WASHINGTON — It seemed, in retrospect, a bit of a low point — a medium-size dog racing through an airplane at 30,000 feet, spraying diarrhea toward passengers throughout the cabin.
But according to some transportation officials, it was an increasingly typical scene that has stemmed from the growing use of comfort animals on airplanes — a situation that some injured veterans say is making life harder on them.
The airline industry, which has been working to curb the number of comfort animals onboard, has recently found an ally among the nation’s war wounded. Some veterans and service dog organizations say the overuse of untrained dogs, pigs, rodents and amphibians — and, at least once, a small sloth — as emotional support companions has made it difficult for veterans to get acceptance for their properly trained service animals on airplanes and beyond.
“Fortunately and unfortunately, due to this extended war we’ve been having, service dogs have come to the fore to show the amazing benefits they provide medically,” said Jason Haag, a retired Marine captain who runs an organization that matches service dogs to veterans of the post-Sept. 11 wars.
Haag said he was barred from a flight with his dog because airline workers did not believe it was a legitimate service animal. He said that ill-behaved emotional support animals, which have not undergone the rigorous training that service dogs receive, “make it harder for us to gain access” with dogs when a veteran may not have visible disabilities.
“My dog is specifically task-trained to help with flashbacks,” Haag said. “I do not have any physical injuries that you can see. It does make it more difficult to say what is my dog is for.”
Over 80 veterans and disability groups recently wrote to Elaine Chao, the secretary of transportation, seeking new rules that would require that emotional support animals be trained if allowed on planes. A number of websites offer “certification” for emotional support animals, for a fee. States and some businesses have begun to fight the proliferation of their use.
Haag and other groups that train service animals for veterans have become advocates for changes to the law for taking animals on planes, and would like to see local or federal regulations that make animal certification a requirement for public spaces.
“There needs to be standards to hold people accountable,” said Lori Stevens, the founder of Patriot Paws, which works with Texas prisoners to train service dogs for veterans.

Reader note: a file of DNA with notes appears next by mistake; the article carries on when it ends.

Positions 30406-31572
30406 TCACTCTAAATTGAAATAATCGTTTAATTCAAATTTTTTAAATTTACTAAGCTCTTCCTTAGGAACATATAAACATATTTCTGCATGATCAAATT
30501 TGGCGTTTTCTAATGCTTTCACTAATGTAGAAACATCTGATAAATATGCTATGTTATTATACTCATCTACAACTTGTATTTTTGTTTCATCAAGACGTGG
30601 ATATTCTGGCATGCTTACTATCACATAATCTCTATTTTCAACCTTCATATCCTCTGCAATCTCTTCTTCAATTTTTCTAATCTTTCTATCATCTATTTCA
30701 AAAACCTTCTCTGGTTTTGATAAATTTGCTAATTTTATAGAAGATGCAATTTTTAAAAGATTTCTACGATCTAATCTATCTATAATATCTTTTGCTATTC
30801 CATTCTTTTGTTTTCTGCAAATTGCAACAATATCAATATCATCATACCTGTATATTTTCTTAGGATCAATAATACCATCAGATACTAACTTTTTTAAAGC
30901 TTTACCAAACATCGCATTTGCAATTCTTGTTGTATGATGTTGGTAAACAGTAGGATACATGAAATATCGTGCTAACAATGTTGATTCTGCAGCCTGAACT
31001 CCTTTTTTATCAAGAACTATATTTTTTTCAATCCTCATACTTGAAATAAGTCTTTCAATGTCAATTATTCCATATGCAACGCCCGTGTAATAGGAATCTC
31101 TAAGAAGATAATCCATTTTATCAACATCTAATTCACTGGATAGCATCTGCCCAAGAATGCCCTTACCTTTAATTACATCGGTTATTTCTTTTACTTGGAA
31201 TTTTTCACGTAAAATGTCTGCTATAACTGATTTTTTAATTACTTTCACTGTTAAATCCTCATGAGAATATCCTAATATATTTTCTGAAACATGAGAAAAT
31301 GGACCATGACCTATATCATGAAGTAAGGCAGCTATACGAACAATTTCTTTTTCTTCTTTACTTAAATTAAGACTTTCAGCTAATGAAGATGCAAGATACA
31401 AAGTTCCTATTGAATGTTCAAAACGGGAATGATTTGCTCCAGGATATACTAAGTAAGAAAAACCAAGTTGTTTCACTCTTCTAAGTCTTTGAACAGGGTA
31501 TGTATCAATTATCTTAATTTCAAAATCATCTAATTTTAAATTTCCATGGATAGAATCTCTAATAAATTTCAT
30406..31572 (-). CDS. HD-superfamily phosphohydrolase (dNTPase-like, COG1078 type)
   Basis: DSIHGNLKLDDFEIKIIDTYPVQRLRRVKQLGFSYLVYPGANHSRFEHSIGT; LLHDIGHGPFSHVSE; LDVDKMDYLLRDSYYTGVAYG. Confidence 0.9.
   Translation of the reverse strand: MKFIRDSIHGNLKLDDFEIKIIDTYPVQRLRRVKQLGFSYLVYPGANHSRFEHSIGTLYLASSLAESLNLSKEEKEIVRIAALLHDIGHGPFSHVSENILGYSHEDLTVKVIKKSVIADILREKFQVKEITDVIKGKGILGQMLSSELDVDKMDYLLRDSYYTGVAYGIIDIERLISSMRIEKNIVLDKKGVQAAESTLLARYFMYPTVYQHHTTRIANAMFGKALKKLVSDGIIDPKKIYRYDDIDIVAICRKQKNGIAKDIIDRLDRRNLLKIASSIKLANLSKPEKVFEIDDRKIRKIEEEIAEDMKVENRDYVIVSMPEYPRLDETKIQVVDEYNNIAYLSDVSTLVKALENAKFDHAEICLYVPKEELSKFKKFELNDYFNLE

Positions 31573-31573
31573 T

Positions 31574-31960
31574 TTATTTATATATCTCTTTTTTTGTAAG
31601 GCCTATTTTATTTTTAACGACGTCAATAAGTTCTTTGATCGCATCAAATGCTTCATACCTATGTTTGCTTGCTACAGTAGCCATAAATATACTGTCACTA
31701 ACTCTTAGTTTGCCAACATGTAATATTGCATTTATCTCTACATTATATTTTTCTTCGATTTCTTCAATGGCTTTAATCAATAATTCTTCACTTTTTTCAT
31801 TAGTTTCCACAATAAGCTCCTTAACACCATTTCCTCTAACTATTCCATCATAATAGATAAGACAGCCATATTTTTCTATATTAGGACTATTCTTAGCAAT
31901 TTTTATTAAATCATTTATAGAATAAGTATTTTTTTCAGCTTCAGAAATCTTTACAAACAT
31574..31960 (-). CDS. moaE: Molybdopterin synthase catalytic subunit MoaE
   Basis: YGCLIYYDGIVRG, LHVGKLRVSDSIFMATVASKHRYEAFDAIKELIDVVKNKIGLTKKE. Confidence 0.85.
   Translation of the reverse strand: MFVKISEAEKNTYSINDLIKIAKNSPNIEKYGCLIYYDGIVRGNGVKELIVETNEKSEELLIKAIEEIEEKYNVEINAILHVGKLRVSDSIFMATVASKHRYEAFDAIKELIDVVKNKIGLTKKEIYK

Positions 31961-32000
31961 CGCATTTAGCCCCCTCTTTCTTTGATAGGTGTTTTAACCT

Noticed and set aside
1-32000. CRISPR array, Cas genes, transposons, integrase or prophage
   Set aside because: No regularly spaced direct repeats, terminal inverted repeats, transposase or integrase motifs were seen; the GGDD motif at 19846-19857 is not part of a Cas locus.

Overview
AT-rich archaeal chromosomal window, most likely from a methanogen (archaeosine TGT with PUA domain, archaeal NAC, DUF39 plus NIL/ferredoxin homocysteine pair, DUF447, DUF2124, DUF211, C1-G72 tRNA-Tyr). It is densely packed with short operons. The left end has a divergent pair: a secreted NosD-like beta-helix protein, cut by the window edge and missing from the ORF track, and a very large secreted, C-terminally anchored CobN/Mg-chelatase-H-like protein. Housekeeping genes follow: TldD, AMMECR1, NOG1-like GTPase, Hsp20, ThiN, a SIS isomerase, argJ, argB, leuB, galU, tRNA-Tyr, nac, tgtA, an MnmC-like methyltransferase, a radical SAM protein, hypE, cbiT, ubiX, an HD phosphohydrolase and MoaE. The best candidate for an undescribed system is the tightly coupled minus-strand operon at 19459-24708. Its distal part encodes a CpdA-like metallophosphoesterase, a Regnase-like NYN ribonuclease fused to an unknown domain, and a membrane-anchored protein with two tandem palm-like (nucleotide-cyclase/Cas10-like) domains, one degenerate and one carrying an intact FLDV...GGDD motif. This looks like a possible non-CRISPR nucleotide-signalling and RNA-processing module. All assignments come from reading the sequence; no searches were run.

One small dog bit a service dog that was lying under a seat at the gate, causing that dog to be spooked and taken out of commission for its veteran owner, she said. Other veterans have drawn unfriendly looks when they take their dogs into public places.
“We have someone who has had 21 brain surgeries, but if you look at him, you can’t see he has a mobile disability,” she said.
Some airlines are sympathetic to the concerns of veterans, and have adapted individual policies to make it harder for those suspected of looking for free rides for their animals.
“Over the last three years, there has been an explosion of emotional support animals, which seems to have coincided with websites that tell people how to get their pets on board and not have to pay for it,” said Sara Nelson, the international president of the Association of Flight Attendants. “We have been very familiar with service animals for a very long time. Those animals are some of the best passengers we have ever had.”
But untrained dogs, like the one with digestive issues, have sullied too many flights.
A few months ago, Nelson said, a flight attendant needed stitches after being bitten by a dog that was menacing another passenger. A pit bull in a comfort vest rested himself across a row of first-class seats. A duck and a hedgehog made for some miserable middle seating.
“For a while there it looked like we were operating Noah’s Ark,” she said.
The Transportation Department is expected to revise its regulations this year to clarify the definition of a service animal, aimed at reducing the use of support animals on planes. Since 2016, the number of behavior-related service animal problems, “including urinating, defecating or biting,” has increased 84%, according to one airline that reports to the agency.
“Initially, when we started cracking down on abuse of emotional services animals, there was a backlash from the disability community and veteran groups,” Nelson said. “But those groups have come around because their members have been subjected to discriminatory behavior.
“We want clear guidance from the Department of Transportation,” she added. “We need to be matching species that are able to fulfill those service functions and that’s not a peacock and that’s probably not a sloth.”